November 16, 2009
What color is your pipeline?
As we approach December, each day seems to bring a little more gold, green and red – the colors of the holidays.
Coincidentally, these also happen to be the colors of sales pipelines.
pipelines are populated with high-quality prospects that represent a strong match for your agency and its offerings. These prospects may not be numerous, but you’ve taken time to qualify them. And you know enough about each to appreciate that all of them are potentially lucrative.
pipelines are lush with prospective customers, but your view of these customers is obstructed – you don’t have a clear picture of how much real potential exists within any single prospect. Producers with these pipelines are good at generating quantity, not so good at evaluating the quality of their prospects. They play the numbers and crank out proposals, knowing that a certain percentage will pay off. Problem is, they often establish a superficial relationship with the clients they end up closing.
pipelines hold the negative extremes – few prospects, weak prospects, or both. Low quantity stems from not knowing where to find good prospects or how to proceed once they’re identified. Low quality reflects not knowing how to uncover prospective customer needs or how to engage the prospect in a way that informs decision making. Red pipelines invariably burn a producer’s energy without much to show for the effort.
So what color is your pipeline? If the answer is green or red, it’s time to make some changes.
A producer’s first job is to build a gold pipeline. This is not an exercise in selling – it’s an endeavor marked by advance research, skilled questioning, and effective time management. A few quick thoughts on each:
• Advance research
is not just looking up the prospect on the Web (though that’s a start). It’s about reading up on industry trends, perusing industry news sources for information about the company – even talking with people at your agency to uncover existing knowledge about the prospect.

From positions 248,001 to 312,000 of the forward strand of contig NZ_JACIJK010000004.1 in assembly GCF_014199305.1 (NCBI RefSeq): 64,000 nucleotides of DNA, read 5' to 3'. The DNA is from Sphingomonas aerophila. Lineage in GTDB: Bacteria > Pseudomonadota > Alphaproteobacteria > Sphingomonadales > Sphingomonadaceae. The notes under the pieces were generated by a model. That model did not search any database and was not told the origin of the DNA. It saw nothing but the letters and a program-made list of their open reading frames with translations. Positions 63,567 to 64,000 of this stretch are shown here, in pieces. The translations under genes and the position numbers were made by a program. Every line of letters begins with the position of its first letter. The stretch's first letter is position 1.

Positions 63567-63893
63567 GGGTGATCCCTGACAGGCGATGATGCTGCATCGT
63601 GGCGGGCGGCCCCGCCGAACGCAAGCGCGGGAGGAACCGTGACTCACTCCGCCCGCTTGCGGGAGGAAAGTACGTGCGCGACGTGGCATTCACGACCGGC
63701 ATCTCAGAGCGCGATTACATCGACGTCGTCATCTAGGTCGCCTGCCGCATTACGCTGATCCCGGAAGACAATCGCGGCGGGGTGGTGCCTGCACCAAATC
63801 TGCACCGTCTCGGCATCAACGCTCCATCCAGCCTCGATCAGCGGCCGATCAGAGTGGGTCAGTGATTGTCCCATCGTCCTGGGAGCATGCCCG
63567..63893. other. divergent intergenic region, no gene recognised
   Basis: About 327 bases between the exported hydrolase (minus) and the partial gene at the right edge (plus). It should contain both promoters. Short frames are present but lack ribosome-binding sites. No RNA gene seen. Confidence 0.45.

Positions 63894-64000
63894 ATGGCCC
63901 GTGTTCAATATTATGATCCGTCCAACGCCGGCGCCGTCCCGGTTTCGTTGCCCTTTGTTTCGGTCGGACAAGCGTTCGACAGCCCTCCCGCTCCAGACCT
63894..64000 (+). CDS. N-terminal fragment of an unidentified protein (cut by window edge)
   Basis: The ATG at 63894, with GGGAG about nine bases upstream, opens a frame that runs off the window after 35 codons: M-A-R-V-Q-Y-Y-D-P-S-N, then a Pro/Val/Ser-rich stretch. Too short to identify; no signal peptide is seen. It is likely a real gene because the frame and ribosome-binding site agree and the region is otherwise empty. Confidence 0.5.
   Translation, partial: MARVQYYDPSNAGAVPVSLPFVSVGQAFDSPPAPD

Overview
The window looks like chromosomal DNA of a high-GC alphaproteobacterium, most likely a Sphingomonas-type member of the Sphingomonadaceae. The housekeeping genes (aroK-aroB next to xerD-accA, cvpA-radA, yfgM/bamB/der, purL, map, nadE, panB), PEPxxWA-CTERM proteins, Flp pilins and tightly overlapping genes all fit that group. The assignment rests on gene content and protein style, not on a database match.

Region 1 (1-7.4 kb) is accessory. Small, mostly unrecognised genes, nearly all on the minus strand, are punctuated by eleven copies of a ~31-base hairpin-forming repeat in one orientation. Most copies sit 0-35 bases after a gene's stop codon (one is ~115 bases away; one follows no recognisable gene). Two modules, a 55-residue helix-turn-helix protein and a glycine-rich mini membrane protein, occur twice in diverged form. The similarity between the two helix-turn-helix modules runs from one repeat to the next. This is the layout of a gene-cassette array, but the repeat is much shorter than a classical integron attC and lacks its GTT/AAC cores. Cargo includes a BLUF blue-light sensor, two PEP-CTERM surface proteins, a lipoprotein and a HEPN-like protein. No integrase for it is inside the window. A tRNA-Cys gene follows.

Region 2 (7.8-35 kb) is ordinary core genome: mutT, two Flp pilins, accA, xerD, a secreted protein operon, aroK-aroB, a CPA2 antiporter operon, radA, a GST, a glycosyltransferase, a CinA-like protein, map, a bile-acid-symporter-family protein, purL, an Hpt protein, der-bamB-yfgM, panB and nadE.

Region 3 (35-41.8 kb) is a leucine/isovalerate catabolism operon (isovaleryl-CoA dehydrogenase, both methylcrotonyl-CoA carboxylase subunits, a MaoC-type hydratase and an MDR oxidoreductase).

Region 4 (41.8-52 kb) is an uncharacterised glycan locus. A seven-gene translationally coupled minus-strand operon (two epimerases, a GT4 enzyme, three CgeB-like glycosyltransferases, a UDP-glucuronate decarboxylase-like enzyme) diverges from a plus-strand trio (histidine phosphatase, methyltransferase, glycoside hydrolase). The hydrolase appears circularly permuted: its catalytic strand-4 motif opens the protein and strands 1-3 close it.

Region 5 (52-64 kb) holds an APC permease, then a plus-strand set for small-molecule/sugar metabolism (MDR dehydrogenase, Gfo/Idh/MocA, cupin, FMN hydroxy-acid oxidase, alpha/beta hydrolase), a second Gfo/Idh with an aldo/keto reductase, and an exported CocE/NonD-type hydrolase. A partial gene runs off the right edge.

• Skilled questioning
involves applying your advance research toward asking open-ended questions, all to uncover needs and determine whether the prospect is a good business fit for your offering(s). Some examples of open-ended questions: What’s challenging [your company / area] right now? What issues are most important to you? How is [industry trend] affecting your business?
• Effective time management
requires setting and resetting priorities, constantly. That’s because conducting research and preparing skilled questions require a significant investment of time. Everything you do to build a pipeline must be filtered through your judgment – deciding whether activity A leads to potentially greater results than activity B. (We’re often surprised by how many producers work hard without ever establishing priorities.)
These three practices enable you to understand and evaluate each prospective client for your pipeline. They’re what the most sophisticated (and successful) producers do, day in and day out. Try them in 2010.
E-mail us to learn more about developing the expertise that turns your pipeline to gold.
It’s the time of year to give thanks, so please accept our heartfelt thanks to all of you who read and responded to Ignition in 2009.
The response this year has exceeded our expectations. So early in 2010, we will re-launch Ignition in a blog format and publish it more frequently.
You’ll still hear from us when we’ve published an entry; and the blog will allow you to comment on an individual item and add your thinking to the community dialogue.
We also plan to stream bits of advice and resources on Twitter in 2010. More on that soon.
Happy Thanksgiving from your friends at DBH Consulting!
Worth Reading: The First Order Discussion Guide for Producers
In the view of a prospective client, what makes you different from every other producer who sells insurance?
If that’s a tough question to answer — or if you think the answer has something to do with how you talk about your product offerings — then fasten your seatbelt. There’s a much, much better answer.
From what we have seen in 20-plus years in the insurance marketplace, the most effective producers are those who create thought-provoking, value-added experiences
for their prospective clients. The way they do that is not by talking or selling, but by engaging prospects in true dialogue.
True dialogue is an interaction in which two (or more) people are thinking, listening, conversing and relating. If that sounds simple, well … the idea is simple, but the practice takes work.
That work comes in the form of developing two highly interconnected skills: 1) the ability to ask the questions that probably aren’t being asked by your competitors; and 2) the ability to “actively listen,” so you can process and leverage what you hear in response to your questions.
This First Order Discussion Guide will help you develop both of these skills. Once you’ve mastered them, you will be known not as someone who sells insurance – but someone who creates and provides value.
(If you’d like to learn more, e-mail us